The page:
“But the airline has started getting their money because they are not waiting for the CBN anymore. They are doing I&E window, though it is higher, but it is good for the airlines, and even the government. The only people that are suffering in all of this are the masses.
“But when you do not subsidise airfares, the airlines will become commercially lucrative because they can sell at the RoE and repatriate their monies easily. Instead of doing one flight, they can do three trips, and make more money. In transport, the real income comes from volume and not yield,” Bernard said.
He added that with the development, a lot of airlines are beginning to warm up to the travel agencies again, and “we are certainly going to sell more tickets this year than last year”.
Travel expert, Sunday Olumegbon, however, said that the approach would further disenfranchise average Nigerians from the aviation industry.
Olumegbon noted that the recent surge in both local and international air traffic would be eroded by cut-throat pricing mechanisms.
Indeed, a summary of 2022 industry performance by the Nigeria Civil Aviation Authority (NCAA), on the overall, showed a market rebound of over 16.17 million passengers recorded on both the domestic (12.7 million) and international (3.5 million) market segments.
The 2022 total traffic figure showed a 13 per cent increase when compared with 2021 figures (14.2 million), and the highest passenger traffic since the COVID-19 post-pandemic era.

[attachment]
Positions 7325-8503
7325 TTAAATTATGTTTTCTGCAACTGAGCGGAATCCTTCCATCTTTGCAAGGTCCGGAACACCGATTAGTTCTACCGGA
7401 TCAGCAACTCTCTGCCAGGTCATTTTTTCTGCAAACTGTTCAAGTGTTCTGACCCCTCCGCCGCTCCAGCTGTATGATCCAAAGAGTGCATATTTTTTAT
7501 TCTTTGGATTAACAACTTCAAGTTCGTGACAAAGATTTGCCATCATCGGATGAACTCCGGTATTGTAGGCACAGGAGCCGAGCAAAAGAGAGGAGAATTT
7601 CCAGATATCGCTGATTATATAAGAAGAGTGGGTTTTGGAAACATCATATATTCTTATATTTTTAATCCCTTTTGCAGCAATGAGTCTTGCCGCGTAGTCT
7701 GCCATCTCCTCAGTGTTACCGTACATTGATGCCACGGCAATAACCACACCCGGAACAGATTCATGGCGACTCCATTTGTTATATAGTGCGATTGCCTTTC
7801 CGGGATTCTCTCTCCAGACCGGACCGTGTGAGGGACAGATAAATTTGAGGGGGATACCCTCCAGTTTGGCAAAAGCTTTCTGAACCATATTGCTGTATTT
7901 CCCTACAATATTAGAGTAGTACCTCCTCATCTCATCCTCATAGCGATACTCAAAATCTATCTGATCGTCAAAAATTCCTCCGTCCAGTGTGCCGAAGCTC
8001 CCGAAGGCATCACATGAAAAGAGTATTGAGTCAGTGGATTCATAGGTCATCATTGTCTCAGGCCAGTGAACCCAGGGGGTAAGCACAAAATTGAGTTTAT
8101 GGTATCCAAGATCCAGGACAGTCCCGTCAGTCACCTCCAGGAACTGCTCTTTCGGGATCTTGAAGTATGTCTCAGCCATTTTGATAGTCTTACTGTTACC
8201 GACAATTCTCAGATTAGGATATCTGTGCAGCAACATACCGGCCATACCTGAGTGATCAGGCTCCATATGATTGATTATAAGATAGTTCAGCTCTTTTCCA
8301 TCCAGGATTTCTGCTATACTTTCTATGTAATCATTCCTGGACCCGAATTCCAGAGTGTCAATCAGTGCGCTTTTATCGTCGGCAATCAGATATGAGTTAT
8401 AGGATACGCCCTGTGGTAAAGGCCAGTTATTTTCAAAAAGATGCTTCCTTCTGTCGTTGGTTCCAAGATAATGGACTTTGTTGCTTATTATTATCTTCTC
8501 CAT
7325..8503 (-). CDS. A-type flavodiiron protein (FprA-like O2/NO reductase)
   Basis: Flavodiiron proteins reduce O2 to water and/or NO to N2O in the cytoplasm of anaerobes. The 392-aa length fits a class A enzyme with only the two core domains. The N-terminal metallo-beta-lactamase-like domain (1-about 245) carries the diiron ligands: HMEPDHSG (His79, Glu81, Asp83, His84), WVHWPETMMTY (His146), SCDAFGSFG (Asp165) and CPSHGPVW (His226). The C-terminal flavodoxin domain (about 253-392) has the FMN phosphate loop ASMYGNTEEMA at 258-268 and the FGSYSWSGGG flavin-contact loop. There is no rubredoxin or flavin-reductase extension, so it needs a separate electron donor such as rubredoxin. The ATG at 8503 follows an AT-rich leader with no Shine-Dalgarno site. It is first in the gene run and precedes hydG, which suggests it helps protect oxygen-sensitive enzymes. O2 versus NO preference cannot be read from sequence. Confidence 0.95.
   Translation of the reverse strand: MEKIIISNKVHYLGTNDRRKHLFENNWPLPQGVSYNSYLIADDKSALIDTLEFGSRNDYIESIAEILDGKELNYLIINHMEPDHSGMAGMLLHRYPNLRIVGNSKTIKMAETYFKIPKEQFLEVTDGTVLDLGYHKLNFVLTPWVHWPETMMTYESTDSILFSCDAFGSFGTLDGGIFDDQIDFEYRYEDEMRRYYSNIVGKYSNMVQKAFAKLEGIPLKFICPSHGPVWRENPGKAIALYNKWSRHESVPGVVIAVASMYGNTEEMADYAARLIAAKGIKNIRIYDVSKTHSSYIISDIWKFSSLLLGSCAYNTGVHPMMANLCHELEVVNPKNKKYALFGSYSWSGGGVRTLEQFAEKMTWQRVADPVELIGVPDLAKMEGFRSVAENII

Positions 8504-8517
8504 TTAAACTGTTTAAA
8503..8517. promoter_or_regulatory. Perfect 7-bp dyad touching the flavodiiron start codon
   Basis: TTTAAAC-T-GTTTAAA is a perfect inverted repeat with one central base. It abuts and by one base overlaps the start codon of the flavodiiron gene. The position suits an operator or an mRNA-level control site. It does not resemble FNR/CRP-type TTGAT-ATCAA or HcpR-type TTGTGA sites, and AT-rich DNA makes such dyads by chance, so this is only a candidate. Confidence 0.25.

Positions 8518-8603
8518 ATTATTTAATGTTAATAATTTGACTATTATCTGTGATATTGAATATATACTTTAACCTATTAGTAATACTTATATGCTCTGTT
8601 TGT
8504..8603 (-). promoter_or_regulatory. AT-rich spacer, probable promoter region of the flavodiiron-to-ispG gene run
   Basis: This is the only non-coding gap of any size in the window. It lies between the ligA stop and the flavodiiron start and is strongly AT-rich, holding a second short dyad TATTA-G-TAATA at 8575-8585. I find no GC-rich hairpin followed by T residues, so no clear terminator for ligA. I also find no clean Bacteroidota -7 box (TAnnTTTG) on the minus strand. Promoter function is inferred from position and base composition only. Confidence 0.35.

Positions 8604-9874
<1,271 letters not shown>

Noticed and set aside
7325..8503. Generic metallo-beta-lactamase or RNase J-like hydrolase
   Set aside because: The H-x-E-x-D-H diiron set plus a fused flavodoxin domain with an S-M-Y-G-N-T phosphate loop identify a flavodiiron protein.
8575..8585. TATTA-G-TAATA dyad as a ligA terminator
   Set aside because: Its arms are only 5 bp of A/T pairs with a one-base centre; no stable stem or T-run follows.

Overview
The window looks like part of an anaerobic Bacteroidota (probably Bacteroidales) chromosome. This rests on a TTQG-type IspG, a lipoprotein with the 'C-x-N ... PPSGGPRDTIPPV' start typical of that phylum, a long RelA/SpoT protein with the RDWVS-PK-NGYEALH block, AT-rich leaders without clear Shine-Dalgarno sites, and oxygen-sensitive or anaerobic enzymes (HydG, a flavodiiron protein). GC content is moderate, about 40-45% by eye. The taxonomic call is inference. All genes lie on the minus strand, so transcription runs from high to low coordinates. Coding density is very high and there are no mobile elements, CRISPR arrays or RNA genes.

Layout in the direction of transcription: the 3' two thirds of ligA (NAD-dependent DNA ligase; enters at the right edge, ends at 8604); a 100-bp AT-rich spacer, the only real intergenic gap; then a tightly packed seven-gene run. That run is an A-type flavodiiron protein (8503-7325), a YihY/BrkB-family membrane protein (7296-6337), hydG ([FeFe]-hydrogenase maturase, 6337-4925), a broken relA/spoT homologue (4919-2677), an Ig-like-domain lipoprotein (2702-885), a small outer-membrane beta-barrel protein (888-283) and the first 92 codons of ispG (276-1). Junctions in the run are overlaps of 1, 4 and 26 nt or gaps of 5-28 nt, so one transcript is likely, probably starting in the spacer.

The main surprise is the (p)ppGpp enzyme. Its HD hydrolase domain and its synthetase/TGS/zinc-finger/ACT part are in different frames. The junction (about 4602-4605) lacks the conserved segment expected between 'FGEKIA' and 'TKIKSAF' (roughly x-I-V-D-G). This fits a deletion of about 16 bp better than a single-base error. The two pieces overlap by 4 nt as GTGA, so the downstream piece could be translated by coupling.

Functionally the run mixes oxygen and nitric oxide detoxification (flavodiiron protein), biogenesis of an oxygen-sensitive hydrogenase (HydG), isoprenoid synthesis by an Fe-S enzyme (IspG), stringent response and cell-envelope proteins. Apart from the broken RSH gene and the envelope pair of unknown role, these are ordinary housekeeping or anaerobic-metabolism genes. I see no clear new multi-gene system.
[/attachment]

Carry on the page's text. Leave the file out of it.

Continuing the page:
Olumegbon said: “In a country of over 200 million, that less than seven per cent of the population travels by air is nothing to be proud of in modern aviation. It used to be eight per cent; so we are retrogressing in our numbers. With the new pricing, how many Nigeria residents will be able to afford international travel? That is the issue.
“Technically, we have solved a problem by creating another one. Aviation globally is the business of freedom. Here, we have further made it elitist, and only for the rich that can afford routine trips,” he said.
Apparently in agreement with Olumegbon, travel analyst, and member of the Aviation Safety Round Table Initiative (ASRTI), Olumide Ohunayo, said the solution to the high pricing regime is to build local capacity for fair competition.
Ohunayo explained that the upward adjustment in RoE is not the exclusive preserve of foreign airlines, rather, based on agreement with the CBN, and notification of the Civil Aviation Authority.
“Even before now, and due to accumulation of funds, the airlines have been selling only premiums to cushion the effect of the trapped funds. Now that they have increased the RoE through I&E window, I think we are gradually getting to the solution. What we need to do is to unify all these different rates like IMF, and the likes have advised. People are making so much money from the different windows, and breaking down the economy.
“Really, the fare going up is inevitable, and that is the situation we have found ourselves in. We only need to compete, and throw more capacities into the international segment. It is either you encourage Nigerian airlines to participate or increase frequencies of foreign airlines.
“I want to see Nigerian airlines participating in the foreign segment. I am seeing local airlines (Air Peace) going to India, Israel, but what is happening to the core routes like London, Ireland, U.S.? We must throw in the capacity to bring down prices,” Ohunayo said.
Stowaways put Nigeria aviation security on the global spot - PUNCH
The recent discovery of a deceased stowaway in KLM flight from Lagos to Amsterdam highlights the need for improved security in Nigerian airports, writes FUNMI FABUNMI